While the subject matter may be wildly different to her previous work, it’s obvious that the through-line between Reed’s two directorial efforts is a real empathy for the sort of people she grew up around. So while Dark Money is often horrifying in the realities it is laying down, there is a genuine sadness to be felt that this was one of the first dominoes to fall that lead America to where it is now. And no matter the political lines you fall across, that should be a tragedy.

Release: Opens this Friday at NYC's IFC Center, followed by Washington D.C. on July 20, and more cities from July 27 through August. It will later screen on PBS on October 1st as a part of their POV series.

Oscar Chances: Without the grandeur of Inside Job or the specificity and name recognition in Abacus, these sort of political features tend to get lost in the awards fray. Having said that, given the ongoing political crises and the election coming up later in 2018, its story could prove timely and push it to bigger attention.

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Reader Comments (5)

It's a shame "Dark Money" by Jane Mayer isn't required reading in high schools and universities across the U.S. (Jane Mayer is a New Yorker columnist whose work is terrific)
This documentary is clearly based on Mayer's research, and looks at the "swamp" of campaign money and it's pernicious influence. Perhaps the worst part is that this isn't fictional, it's all too real and nauseating.
I suppose this topic is too depressing for most people, which is a shame. (no comments so far)
The "Gore vs. Bush" decision to stop a recount of a democratic vote was the first step towards authoritarianism in the U.S. But the "Citizens United" decision marks the real nail in the coffin in terms of warping the system in favour of the rich. The U.S. took a very different turn from other Western democracies in terms of doing away with limits on campaign financing. I shudder at the result.
As a Canadian, I'm grateful we did not take this road, I can only hope that Americans do take the time to watch this documentary and go out and vote.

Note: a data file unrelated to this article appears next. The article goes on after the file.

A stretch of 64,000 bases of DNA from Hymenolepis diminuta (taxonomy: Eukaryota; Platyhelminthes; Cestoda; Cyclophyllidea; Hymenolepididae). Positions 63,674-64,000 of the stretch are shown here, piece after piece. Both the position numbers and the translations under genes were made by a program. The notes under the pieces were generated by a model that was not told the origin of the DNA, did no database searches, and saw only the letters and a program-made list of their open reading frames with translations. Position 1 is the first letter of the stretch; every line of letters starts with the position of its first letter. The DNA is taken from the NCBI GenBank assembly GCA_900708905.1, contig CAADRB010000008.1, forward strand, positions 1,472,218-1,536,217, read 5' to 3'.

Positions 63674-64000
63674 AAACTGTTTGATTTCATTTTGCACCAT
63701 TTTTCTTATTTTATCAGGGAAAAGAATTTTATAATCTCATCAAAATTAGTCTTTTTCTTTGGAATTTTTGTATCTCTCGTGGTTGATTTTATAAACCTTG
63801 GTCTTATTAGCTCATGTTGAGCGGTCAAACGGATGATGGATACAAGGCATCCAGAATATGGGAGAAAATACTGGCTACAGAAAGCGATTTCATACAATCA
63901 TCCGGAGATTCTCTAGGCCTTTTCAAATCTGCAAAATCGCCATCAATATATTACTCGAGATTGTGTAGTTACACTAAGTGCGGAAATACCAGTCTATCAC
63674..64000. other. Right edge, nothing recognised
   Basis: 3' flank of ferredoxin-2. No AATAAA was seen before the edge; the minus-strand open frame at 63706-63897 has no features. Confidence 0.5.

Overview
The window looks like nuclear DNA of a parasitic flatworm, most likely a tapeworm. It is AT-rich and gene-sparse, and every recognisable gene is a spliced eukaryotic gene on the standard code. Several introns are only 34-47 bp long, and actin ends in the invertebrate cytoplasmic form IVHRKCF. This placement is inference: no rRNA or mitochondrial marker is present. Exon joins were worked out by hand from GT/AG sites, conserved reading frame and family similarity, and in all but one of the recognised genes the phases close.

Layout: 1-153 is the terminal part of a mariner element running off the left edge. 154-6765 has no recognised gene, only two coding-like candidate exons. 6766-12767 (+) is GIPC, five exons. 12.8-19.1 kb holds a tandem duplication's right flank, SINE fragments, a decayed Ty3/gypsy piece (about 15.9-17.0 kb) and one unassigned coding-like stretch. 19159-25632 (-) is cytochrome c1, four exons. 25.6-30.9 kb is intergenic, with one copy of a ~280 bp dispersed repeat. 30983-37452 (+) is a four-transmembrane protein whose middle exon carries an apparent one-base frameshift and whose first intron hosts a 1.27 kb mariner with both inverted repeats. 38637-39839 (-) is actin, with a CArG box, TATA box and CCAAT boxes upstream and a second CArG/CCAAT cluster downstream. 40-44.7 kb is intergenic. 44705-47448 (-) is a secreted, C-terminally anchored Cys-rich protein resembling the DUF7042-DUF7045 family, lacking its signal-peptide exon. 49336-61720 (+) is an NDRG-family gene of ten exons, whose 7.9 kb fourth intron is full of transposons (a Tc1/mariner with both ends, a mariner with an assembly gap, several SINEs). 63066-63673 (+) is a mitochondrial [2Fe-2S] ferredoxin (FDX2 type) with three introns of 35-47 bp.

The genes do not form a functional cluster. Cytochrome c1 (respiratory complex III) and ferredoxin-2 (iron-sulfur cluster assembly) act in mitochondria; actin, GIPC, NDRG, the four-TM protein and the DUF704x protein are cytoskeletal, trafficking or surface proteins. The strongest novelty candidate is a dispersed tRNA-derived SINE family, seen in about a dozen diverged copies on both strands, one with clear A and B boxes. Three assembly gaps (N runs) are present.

I only hope that free and fair elections will return to the United States in the future. Right now they do not exist.

July 10, 2018 | Unregistered CommenterLadyEdith

I will go to see this, no matter how depressing/infuriating it promises to be. Basically, I imagine it will confirm all my worst fears - that the USA is slowly being dismantled, on piece of democracy at a time. And with a large portion of the population not caring, not knowing, or actively colluding in our downfall (including many of our politicians, of course).

July 10, 2018 | Unregistered CommenterRob

I completely agree with LadyEdith - Dark Money by Jane Mayer is one of the best books I have read in recent years (as a side note, Strange Justice by Jane Mayer and Jill Abrahamson, about the Clarence Thomas hearings, is one of the best books I've read, ever, though most people won't have the stomach to read it right now). I am from Wisconsin - known for clean government until the Koch brothers basically bought themselves a governor who tried to dismantle everything the state stood for. I hope this movie plays in theaters here, as there definitely will be interest.

July 10, 2018 | Unregistered CommenterSuzanne

Thank you Suzanne & Rob, it's a depressing and frightening time. Citizens in the U.S. can still turn the tide in the mid-terms but it will take a huge turnout and some hustle. Don't lose heart.

July 10, 2018 | Unregistered CommenterLadyEdith

Suzanne, Wisconsin does also get a look in the movie.

July 10, 2018 | Unregistered CommenterGlenn Dunks